Why ‘once upon a time’ is still the story of our times

March 12, 2010 | Verbal communication, Writing

Most professionals seem to regard storytelling as a quaint relic of the past – something modern society and all its technological gadgetry has made outmoded and unnecessary.

It’s an easy conclusion to come to because we have drifted so far from the basic roots of human communication, which began with storytelling.

Then again, all one must do is run that conclusion against the reality that surrounds us to know it’s provably false. Let’s take a few examples.

Podcasting is a very modern technology. Do you know the most popular podcast on iTunes, the mother of podcast distribution sites? It’s This American Life. If you know anything about this wildly popular National Public Radio program and podcast, you know it is old-fashioned storytelling on a grand scale, augmented with sound effects, music clips and other modern affectations.

People are drawn to it en masse because it offers what is missing from so many American lives – meaning. Without a narrative that draws relationships between people and the things around them, life becomes vapid.

Ever wonder why the National Enquirer and magazines of its ilk are so popular and widely read? It isn’t that most readers think the information contained is true or accurate. Indeed, the ultra-sensational Weekly World News publishes bizarre tales of alien invasions and babies whose heads explode.

The truth is people don’t care that those stories are based on a modicum of truth or are complete fiction. What they want are good and interesting stories to read. If some publishers have decided not to let the facts get in the way of a good story, all the better.

Don Hewitt, the late creator and long-time producer of 60 Minutes, said his program has endured for more than 40 years based on a simple four-word formula that he used as a mantra with 60 Minutes reporting staff: “Tell me a story.” It worked and 60 Minutes became the first news program to be the year’s top rated TV program – and it accomplished the feat three times.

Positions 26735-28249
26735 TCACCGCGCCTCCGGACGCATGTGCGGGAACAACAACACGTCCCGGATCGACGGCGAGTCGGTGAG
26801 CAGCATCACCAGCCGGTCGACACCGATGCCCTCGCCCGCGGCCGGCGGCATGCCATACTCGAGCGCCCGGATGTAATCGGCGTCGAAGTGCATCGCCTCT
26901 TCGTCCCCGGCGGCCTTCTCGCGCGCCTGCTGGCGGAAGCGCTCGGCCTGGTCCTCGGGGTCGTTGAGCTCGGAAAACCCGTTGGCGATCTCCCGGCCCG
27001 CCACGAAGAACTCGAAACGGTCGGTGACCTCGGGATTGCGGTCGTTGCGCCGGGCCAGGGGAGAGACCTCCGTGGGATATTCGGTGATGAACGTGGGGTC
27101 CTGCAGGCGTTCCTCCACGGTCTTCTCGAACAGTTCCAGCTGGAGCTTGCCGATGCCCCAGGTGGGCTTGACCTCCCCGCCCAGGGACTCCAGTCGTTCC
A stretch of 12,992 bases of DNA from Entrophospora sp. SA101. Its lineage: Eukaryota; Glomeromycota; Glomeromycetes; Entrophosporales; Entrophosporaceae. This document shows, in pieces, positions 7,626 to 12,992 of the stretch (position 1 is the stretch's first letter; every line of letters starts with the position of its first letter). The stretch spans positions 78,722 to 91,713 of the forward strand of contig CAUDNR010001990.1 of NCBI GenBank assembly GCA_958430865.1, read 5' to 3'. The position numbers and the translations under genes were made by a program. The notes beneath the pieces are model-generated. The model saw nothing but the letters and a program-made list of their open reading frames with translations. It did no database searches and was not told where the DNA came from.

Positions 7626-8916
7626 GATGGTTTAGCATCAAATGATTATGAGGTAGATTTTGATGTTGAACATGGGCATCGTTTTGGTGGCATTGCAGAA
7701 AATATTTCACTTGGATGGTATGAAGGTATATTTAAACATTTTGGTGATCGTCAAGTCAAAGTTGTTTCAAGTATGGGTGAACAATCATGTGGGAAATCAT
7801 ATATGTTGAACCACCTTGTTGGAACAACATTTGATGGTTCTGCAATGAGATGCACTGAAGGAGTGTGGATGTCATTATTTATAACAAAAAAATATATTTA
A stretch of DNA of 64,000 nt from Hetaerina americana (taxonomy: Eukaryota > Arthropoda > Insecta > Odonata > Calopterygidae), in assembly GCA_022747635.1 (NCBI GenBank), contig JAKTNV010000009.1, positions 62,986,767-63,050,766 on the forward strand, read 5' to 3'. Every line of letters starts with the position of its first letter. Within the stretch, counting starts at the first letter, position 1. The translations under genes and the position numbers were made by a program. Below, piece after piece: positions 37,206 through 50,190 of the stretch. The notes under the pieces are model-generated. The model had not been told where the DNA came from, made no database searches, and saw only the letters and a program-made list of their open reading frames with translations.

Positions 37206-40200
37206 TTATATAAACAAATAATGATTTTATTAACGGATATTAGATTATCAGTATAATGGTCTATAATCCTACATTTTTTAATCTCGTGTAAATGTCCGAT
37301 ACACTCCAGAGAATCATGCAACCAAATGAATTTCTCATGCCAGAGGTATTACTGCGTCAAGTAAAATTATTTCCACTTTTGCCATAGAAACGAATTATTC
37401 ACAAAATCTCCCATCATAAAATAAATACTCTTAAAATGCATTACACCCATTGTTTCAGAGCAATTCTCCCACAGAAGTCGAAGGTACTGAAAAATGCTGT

Hewitt was so committed to the magic and importance of storytelling he titled his autobiography, Tell Me a Story. Hewitt would say, “We don’t do stories about issues, we do stories about people swept up by the issues.” That’s as old as time, he said, and referred to The Bible and the wisdom of its storytelling.

“The people who wrote The Bible were smart enough to write stories about people,” Hewitt said.

That’s true of religious faiths the world over. Religion is the most powerful force in billions of people’s lives, and those religions are based on parables, allegories, metaphors and all forms of storytelling. It isn’t a stretch to say the world’s religions are, at heart, a giant compilation of stories about mankind and its relationship to a Higher Power.

It’s apparent that storytelling is innate to the human system and is active long before religion takes hold of us. The first thing any child requests on a regular basis – other than nutrition – are bedtime (and daytime) stories.

That carries on right into adulthood. Workplaces and friendship circles are riven with gossip. We can’t resist telling stories and sometimes spicing them with wild speculation and embellishments. Even outright falsehoods are common. Some of us tell real whoppers.

When we reach old age we’re filled with a lifetime of stories and relish sharing them with anyone and everyone willing to listen.

As screenwriting legend Robert McKee wrote in his award-winning book Story, “A story well told gives us the very thing we rarely get from life, meaningful emotional experience.”

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